Forgotten Warriors

A lonely figure shuffles across the floor in an empty hall.  Squeak, squeak, squeak.  Each step is itself a minor victory.  “I guess I should be grateful I can still move this well,” he jokes, even then with a twinge of pain spreading across his face.

Years of punishment—of exploitation—have left him crippled.

He resides in an inexpensive assisted living facility.  His neck is braced with a primitive bandage that helps hold his head in place.  He reached this sad condition gradually, in tiny steps ironically recreated now in literal form as he maneuvers over the cheap linoleum.

“Any mail today, Jim?”

“It’s Jon, sir.”

“Oh, of course.  I’m sorry.  My memory banks aren’t what they used to be.”

“No problem.  And, unfortunately, no mail again . . . wait.  My mistake.  There’s a letter from Blue!”

Suddenly, there’s a spark of life.  Correspondence from an old friend—the only friend who could truly understand—causes his eyes to light up for the first time in weeks.

Or, maybe it’s just the new batteries.


It goes without saying that the world was very different in 1964.  Our society’s attitudes about exploiting disadvantaged groups were far more permissive.  It was that environment that gave rise to an embarrassing chapter in our nation’s robophobic history: Rock ‘Em, Sock ‘Em Robots.

“Seeking the refuge of sport, particularly violent sport, is a fate that befell many minorities,” said Chadwick X. Dillard, professor of robot studies at Cal State – Chico.  “But being forced to do battle specifically with your own kind is a special sort of exploitation reserved for robots.”

The premise of the so-called game was simple.

As he fumbled to open the letter from his friend, Red Rocker explained.  “Our human ‘managers’ pressed buttons to tell us when to punch, and we would beat the bejeezus out of each other until one of our heads shot up like an android giraffe thanks to the relentless pummeling.”

Barbaric, to say the least.  The specifics are cruelly illustrated by this commercial from 1964 depicting privileged, white male children forcing Blue Bomber and Red to destroy one another.  I must warn you, this footage is rather graphic:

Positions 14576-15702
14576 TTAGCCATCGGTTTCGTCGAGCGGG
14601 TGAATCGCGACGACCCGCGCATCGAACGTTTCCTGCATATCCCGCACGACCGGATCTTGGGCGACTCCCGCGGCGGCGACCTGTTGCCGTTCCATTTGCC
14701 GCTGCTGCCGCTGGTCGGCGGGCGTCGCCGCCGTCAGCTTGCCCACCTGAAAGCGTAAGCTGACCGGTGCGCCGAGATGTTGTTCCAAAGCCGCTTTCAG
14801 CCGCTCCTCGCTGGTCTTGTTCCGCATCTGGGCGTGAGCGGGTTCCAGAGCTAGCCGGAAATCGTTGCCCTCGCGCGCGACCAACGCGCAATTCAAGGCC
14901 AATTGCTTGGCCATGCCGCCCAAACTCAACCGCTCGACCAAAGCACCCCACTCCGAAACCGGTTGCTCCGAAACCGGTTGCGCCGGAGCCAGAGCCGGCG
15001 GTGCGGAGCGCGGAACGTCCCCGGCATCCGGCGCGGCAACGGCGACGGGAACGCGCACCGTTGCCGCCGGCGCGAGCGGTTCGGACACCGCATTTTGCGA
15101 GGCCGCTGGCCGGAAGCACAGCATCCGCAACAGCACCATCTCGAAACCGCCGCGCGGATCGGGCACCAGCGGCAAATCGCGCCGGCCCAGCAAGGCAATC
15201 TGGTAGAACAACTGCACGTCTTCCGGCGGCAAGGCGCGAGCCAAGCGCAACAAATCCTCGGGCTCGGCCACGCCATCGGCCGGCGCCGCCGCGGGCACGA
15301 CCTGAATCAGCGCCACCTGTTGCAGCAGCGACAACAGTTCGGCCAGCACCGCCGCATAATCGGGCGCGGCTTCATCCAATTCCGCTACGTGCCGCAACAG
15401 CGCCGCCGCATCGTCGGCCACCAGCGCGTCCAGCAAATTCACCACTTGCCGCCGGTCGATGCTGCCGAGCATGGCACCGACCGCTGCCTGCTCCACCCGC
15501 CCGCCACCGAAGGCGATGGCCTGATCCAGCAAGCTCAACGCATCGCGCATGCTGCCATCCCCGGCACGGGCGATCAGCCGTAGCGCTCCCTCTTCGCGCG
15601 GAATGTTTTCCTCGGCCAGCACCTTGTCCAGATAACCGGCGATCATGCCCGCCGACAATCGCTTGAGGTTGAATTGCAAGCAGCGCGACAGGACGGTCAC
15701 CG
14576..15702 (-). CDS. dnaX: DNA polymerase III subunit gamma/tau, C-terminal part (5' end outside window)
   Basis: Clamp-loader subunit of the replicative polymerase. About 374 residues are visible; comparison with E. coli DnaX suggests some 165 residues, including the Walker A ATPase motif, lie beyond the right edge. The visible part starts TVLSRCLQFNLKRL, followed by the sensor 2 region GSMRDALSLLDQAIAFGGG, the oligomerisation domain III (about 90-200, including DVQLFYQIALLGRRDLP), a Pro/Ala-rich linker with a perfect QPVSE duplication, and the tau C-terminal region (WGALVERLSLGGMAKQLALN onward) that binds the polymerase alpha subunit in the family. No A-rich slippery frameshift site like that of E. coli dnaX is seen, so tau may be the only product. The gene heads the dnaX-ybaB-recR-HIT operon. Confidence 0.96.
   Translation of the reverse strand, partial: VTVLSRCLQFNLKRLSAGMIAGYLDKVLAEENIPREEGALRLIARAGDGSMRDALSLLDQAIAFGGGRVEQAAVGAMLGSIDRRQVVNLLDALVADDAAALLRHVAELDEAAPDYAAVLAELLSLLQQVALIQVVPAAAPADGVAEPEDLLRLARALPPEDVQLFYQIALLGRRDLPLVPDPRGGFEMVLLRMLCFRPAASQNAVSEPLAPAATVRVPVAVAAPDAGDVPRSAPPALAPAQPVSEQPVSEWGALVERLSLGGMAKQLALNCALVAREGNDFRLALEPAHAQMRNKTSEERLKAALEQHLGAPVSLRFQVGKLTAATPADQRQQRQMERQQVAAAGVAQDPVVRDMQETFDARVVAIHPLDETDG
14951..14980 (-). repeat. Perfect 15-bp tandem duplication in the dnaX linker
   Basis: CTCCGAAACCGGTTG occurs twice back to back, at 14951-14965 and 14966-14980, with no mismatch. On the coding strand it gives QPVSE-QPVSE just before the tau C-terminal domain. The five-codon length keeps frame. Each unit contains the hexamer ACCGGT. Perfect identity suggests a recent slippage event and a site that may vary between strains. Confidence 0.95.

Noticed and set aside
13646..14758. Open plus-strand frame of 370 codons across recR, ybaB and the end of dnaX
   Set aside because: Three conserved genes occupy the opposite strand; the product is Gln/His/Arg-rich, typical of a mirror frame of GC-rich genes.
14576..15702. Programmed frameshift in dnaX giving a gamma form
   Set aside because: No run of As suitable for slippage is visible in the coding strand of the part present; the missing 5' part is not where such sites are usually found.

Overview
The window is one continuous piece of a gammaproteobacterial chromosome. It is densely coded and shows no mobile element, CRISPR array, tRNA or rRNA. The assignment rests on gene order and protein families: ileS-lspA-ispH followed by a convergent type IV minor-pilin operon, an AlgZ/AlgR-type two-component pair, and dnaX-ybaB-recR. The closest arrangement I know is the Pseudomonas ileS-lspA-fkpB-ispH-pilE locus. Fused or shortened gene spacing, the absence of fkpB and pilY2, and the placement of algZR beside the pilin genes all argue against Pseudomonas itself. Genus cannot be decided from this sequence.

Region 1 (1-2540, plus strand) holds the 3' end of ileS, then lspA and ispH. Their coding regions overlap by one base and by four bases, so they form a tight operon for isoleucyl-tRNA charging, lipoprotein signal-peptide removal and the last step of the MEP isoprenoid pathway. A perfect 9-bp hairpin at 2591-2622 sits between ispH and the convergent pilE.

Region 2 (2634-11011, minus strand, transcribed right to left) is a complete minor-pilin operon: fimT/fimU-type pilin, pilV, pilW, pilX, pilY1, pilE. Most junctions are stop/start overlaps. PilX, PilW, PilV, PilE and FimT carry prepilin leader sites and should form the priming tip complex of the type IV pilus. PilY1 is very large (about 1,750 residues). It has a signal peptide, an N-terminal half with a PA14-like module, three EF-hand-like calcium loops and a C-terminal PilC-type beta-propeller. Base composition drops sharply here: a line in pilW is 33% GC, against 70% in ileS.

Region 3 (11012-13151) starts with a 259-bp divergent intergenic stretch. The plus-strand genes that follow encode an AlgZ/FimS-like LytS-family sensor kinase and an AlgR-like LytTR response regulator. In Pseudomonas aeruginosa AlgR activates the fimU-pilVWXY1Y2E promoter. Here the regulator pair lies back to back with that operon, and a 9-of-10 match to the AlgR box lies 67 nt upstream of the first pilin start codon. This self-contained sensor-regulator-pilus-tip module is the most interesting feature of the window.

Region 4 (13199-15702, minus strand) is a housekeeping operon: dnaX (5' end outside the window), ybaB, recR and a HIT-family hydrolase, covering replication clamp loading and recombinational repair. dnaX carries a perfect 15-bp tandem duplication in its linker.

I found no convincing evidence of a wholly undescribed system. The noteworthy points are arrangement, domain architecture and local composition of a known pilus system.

The game proved to be wildly successful, spawning several editions by various companies in the years that followed.  “This was yet another another example of discrimination in a long string of injustices against robots,” said Professor Dillard.  “Sadly, versions of this game still persist in some parts of the country today.”

Upon reflection, Red finds himself unable to hold a grudge.  “You know, I guess I should be more upset than I am,” he explained.  “What can I say?  I loved the spotlight.  I mean, I sit here before you, right now, and some strategically-placed tape is the only thing keeping my head from literally popping off as we speak.  Yet . . . I wouldn’t change it.”

Red did have one complaint, however, “Really, the only thing that burns my bolts is that we didn’t get a piece of Real Steel.  Might be able to afford some of that fancy motor oil.  You know—the synthetic stuff.”


Blue’s letter turns out to be good news.  “He can’t get around much these days, like me,” Red explains.  “But he’s going to make it out here for a visit.  We’re going to get together and reminisce.”

“Thank the good Lord we won’t have to fight when we do,” he says with a chuckle, trailing off as his mind turns to the pain of a bygone era, the ensuing silence broken only by the faint sound of his neck spring straining against the deteriorating adhesive strip tenuously preserving the last vestiges of long-depleted dignity.

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One Response to Forgotten Warriors

  1. Matt Murphy says:

    I used a reference to these guys, but didn’t know the history. I used it as a different acronym for a slugfest. Actually had one of these games but then again I fit the demographic and permissive behaviors for having one too.

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